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As SLPs,  it is part our job to ensure that our students and clients can express themselves in a clear and concise manner.  Usually, when we think of expressive language we think verbal, but what about writing?  Writing is the a form of expressive language, so why don’t more SLPs target it?

According to ASHA, writing is within our scope of practice:

“SLPs’ knowledge of normal and disordered language acquisition, and their clinical experience in developing individualized programs for children and adolescents, prepare them to assume a variety of roles related to the development of reading and writing. Appropriate roles and responsibilities for SLPs include, but are not limited to (a) preventing written language problems by fostering language acquisition and emergent literacy; (b) identifying children at risk for reading and writing problems; (c) assessing reading and writing; (d) providing intervention and documenting outcomes for reading and writing; and (e) assuming other roles, such as providing assistance to general education teachers, parents, and students; advocating for effective literacy practices; and advancing the knowledge base. These roles are dynamic in relation to the evolving knowledge base and have implications for research and professional education.”

You can read the full position statement HERE.

There are probably a few reasons many SLPs don’t target writing: time, not knowing where to start, not knowing how to assess, etc.  So, here are some resources you can use to help your students develop their verbal and written language.


There are two tests that I used that have components to assess written language, the Oral and Written Language Scales: 2nd Edition (OWLS – 2) and the  Clinical Evaluation of Language Fundamentals: 5th Edition (CELF-5). Both of these assessments have subtests to evaluate components of written language. The fact the the OWLS-2 sounds like it is from Harry Potter is an added bonus.


Here is where I think working on writing can get intimidating.  Typically, if a student needs to work on writing they will have other language aspects that need attention too and the last thing you want is to write a bunch of goals and only get to 3/4 of them because their are so many.  Don’t reinvent the wheel here.  The students that I have that need to work on writing usually also receive LD Resource services.  The resource teacher and I will share a goal for writing in these instances.  I will work the writing goal into my speech lessons when appropriate  and she will target the ‘meat’ of it in her lessons.  We touch base on their writing periodically and when it comes time for progress reports.  If you can’t share a goal, you can make the writing portion part of the benchmark scaffold for a student.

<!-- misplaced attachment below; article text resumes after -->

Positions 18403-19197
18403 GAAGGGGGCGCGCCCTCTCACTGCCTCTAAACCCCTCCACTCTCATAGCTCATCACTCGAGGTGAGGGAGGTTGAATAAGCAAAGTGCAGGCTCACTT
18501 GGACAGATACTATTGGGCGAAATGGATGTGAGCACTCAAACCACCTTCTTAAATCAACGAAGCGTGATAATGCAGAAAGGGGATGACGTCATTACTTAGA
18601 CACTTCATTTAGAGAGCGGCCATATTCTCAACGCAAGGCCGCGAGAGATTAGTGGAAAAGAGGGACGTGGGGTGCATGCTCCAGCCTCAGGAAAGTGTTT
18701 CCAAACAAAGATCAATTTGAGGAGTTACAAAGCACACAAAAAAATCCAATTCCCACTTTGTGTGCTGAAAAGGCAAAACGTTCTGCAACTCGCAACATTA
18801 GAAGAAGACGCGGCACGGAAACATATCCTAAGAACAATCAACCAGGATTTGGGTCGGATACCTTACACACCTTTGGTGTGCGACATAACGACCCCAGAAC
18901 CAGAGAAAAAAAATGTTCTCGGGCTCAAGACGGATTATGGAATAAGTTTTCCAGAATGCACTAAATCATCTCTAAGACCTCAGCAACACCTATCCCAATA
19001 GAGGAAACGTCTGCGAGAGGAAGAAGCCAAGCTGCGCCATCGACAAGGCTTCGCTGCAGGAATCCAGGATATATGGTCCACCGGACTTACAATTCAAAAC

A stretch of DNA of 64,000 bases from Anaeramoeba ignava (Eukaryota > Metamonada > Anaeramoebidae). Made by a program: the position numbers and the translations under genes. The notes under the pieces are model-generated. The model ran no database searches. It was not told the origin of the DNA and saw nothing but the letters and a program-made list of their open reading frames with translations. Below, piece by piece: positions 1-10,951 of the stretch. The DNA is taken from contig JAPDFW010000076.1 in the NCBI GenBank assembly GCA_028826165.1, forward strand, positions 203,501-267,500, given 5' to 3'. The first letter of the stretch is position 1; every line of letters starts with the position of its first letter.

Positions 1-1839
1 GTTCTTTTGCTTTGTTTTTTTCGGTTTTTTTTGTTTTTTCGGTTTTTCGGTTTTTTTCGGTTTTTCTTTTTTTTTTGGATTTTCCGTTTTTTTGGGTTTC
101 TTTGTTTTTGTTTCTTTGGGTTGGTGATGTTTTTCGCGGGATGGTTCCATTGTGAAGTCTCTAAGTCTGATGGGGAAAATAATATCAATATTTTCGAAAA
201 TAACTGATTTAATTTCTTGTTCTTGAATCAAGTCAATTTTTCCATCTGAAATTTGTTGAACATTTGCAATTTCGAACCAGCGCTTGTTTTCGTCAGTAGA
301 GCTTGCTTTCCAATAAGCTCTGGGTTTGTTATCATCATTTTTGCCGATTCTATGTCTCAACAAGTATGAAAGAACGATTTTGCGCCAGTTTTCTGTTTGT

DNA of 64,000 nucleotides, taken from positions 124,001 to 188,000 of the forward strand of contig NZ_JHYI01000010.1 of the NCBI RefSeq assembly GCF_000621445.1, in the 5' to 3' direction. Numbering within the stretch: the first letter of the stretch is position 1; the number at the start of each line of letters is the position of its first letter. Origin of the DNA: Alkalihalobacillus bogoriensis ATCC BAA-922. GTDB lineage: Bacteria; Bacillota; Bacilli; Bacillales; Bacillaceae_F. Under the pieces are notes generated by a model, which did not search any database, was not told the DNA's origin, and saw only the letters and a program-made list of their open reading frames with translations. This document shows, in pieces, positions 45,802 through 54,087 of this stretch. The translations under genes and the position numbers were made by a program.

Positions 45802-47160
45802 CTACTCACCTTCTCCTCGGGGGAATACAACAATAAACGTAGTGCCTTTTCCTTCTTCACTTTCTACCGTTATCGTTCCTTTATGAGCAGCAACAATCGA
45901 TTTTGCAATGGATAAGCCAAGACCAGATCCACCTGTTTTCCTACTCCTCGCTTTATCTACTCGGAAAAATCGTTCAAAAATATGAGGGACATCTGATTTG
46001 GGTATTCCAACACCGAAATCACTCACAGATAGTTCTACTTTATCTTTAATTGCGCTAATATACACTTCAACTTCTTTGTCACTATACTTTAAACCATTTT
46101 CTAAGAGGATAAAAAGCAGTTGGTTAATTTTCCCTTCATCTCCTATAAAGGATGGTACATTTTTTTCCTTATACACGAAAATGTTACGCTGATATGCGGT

Activities and Materials

The great thing about writing is that it is very flexible and easy to incorporate into sessions.  As your students progress with one goal, say synonyms, have then write a sentence with the targeted word in it.  You can have students identify describing components for an item, then write a sentence for each one.  As the students progress you can have them work up to paragraphs.  It is a helpful and easy way to see if they are carrying over the areas you are working on.  One thing I have my students do is say their sentences out loud, a word at a time, as they write. You would be surprised how many of them still make errors on things we have worked on like verb tenses and plurals.  They will say ‘dogs’ and write ‘dog’.  That is why I have them go word by word.  Working with scrambled sentences is a great way for them to start learning structure as well. You can have them unscramble a sentence to put it in the correct order, then write the sentence down.